As much as we’d like to think that personal finance is a perfect science, it simply isn’t. To some degree there is an extent of art and skill that has to be applied. You have to look at certain metrics, past returns, and other intangibles to make some educated decisions about your investment planning prospects. At times the process can be very subjective. And when things are subjective, that can open us to being misguided or wasting time going down the wrong path.
So if that were to happen, you would usually expect that kind of bad advice to come from some two-bit financial planner who doesn’t know what he’s talking about. Or it would come from someone pushing his own agenda.
But would you have ever expected bad investment advice to come from the beloved Dave Ramsey? According to a full feature in the October ’13 issue of, it’s true – and I bet you can suspect the reasons why.
I Don’t Know Much About Dave Ramsey:
Hang around anywhere that personal finance is discussed, and you can not help but hear people mention the name of David Ramsey. His face is plastered all over so many books, TV shows, websites, etc. His followers all love him and follow his advice religiously.
For a long time now when it came to Dave Ramsey I’ve felt like I was being excluded from some sort of club. Perhaps it’s because a lot of what he preaches does not apply to me directly. Dave’s message is more geared towards those who need help getting back on their feet after trying to battle their way through debt. I’ve always been more of a “I’m standing firm on my feet, so now how can I earn more passive income” kind of investment planning advice seeker.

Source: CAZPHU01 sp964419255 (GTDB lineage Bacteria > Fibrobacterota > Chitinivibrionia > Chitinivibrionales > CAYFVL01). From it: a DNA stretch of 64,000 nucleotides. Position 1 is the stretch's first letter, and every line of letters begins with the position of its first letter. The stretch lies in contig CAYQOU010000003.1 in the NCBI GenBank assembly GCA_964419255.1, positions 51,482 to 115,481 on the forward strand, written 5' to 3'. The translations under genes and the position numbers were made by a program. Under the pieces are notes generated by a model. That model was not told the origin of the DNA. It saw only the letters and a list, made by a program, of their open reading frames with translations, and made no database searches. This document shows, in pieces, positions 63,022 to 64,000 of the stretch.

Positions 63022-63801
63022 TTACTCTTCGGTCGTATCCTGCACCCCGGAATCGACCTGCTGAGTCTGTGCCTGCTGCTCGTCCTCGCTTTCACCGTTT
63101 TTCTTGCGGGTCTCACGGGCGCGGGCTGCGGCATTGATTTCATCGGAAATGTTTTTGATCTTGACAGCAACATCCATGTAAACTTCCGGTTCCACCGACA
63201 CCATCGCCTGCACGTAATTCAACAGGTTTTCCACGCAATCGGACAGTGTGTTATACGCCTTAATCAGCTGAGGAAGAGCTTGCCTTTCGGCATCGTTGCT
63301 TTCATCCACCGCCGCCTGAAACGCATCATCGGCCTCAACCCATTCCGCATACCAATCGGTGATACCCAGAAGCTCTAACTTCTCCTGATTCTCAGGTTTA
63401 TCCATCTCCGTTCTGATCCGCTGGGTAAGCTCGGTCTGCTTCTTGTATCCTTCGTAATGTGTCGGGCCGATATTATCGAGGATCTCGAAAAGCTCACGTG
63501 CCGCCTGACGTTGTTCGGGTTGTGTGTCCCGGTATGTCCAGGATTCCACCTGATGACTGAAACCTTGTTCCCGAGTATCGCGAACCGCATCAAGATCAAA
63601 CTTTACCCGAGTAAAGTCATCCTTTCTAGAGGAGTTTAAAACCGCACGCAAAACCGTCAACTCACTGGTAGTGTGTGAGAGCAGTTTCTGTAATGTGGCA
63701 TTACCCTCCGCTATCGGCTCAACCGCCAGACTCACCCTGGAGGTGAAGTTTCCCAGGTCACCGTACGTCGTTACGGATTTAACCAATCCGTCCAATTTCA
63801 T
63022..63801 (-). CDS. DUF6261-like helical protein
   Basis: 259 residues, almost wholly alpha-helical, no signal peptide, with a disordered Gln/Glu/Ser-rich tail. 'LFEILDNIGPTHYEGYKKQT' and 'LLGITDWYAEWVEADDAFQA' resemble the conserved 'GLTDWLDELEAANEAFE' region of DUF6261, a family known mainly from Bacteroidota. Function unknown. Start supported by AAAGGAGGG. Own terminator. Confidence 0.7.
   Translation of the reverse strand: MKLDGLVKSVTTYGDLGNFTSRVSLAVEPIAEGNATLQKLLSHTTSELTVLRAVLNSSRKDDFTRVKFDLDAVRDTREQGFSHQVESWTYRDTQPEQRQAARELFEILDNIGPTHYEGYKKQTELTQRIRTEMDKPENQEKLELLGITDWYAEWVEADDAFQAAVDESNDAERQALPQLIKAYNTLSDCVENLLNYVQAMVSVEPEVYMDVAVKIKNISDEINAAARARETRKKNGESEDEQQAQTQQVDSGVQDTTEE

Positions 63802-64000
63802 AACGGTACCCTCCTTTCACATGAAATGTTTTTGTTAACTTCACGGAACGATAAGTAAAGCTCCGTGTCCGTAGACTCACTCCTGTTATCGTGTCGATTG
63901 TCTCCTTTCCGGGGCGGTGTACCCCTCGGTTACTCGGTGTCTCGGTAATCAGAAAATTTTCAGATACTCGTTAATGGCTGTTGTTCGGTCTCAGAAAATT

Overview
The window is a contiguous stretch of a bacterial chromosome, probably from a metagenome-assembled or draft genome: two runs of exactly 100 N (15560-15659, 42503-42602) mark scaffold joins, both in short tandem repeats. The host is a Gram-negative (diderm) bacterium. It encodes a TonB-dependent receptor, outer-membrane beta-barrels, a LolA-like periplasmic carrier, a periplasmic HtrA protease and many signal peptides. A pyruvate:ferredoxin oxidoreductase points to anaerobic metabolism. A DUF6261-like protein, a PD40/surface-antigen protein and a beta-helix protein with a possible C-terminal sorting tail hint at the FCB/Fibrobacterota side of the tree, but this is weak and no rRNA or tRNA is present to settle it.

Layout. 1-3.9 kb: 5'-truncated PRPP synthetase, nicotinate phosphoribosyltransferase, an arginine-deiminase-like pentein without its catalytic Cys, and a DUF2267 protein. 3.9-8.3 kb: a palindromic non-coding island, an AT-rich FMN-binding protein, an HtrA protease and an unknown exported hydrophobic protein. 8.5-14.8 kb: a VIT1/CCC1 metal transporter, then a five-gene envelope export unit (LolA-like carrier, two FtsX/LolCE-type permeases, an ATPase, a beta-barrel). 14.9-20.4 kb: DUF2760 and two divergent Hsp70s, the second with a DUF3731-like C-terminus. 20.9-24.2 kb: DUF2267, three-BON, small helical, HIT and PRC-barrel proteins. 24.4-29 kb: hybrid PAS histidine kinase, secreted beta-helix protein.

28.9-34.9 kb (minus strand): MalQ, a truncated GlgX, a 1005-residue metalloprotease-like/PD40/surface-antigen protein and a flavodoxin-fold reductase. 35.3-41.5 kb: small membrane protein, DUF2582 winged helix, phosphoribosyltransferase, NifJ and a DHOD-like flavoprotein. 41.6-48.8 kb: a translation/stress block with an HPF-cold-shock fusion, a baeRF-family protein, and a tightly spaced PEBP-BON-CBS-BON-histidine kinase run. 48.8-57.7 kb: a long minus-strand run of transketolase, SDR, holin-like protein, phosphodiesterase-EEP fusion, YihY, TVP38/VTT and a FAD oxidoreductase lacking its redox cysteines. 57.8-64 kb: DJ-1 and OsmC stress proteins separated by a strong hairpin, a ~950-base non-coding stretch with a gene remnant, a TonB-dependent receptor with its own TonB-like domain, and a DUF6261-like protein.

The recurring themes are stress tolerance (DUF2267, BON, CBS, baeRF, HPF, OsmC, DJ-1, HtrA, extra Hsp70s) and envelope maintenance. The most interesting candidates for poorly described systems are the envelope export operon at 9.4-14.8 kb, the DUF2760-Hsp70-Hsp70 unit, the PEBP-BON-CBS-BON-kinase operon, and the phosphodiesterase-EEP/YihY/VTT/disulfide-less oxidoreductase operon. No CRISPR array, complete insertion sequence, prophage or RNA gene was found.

So because of that I’ve never really bothered to read any of his books or look too deeply into his teachings. I’ve just been neutral on the guy and assumed that whatever he’s doing is helpful to someone other than me. Clearly given the number of Ramsey followers, he’s been doing something right.
Bad Investment Planning Advice:
So what sort of financial blasphemy is it that Dave Ramsey is being accused of in the Money Magazine article? They claim that he is teaching his followers to:
- Expect 12% annual returns (as demonstrated in this article here)
- 8% retirement withdrawals
- To seek out actively managed funds
Being a do-it-yourself investor and having read a great deal of personal finance books, I can assure you that those two statements are troubling.
12 Percent Annual Returns are Not Realistic:
It’s a well known fact among everyone from investment planning professionals to amateurs that the true average annualized return rate of the stock market since the 1920’s has been somewhere between 8 and 10% depending on whether you’re quoting the Dow Jones Industrial Average or S&P 500 stock market index.